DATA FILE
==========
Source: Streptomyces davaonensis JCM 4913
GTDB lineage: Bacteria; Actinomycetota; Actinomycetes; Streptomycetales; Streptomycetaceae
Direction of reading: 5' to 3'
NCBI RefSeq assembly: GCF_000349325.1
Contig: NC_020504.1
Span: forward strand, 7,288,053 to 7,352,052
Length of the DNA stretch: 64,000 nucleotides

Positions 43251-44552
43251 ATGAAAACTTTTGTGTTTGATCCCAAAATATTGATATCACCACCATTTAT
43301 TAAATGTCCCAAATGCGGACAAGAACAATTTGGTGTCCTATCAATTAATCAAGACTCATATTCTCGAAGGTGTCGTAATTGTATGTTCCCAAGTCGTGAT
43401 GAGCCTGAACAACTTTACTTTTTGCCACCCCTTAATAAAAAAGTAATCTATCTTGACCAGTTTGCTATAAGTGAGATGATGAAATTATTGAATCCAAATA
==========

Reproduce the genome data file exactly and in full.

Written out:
Source: Streptomyces davaonensis JCM 4913
GTDB lineage: Bacteria; Actinomycetota; Actinomycetes; Streptomycetales; Streptomycetaceae
Direction of reading: 5' to 3'
NCBI RefSeq assembly: GCF_000349325.1
Contig: NC_020504.1
Span: forward strand, 7,288,053 to 7,352,052
Length of the DNA stretch: 64,000 nucleotides

Positions 43251-44552
43251 ATGAAAACTTTTGTGTTTGATCCCAAAATATTGATATCACCACCATTTAT
43301 TAAATGTCCCAAATGCGGACAAGAACAATTTGGTGTCCTATCAATTAATCAAGACTCATATTCTCGAAGGTGTCGTAATTGTATGTTCCCAAGTCGTGAT
43401 GAGCCTGAACAACTTTACTTTTTGCCACCCCTTAATAAAAAAGTAATCTATCTTGACCAGTTTGCTATAAGTGAGATGATGAAATTATTGAATCCAAATA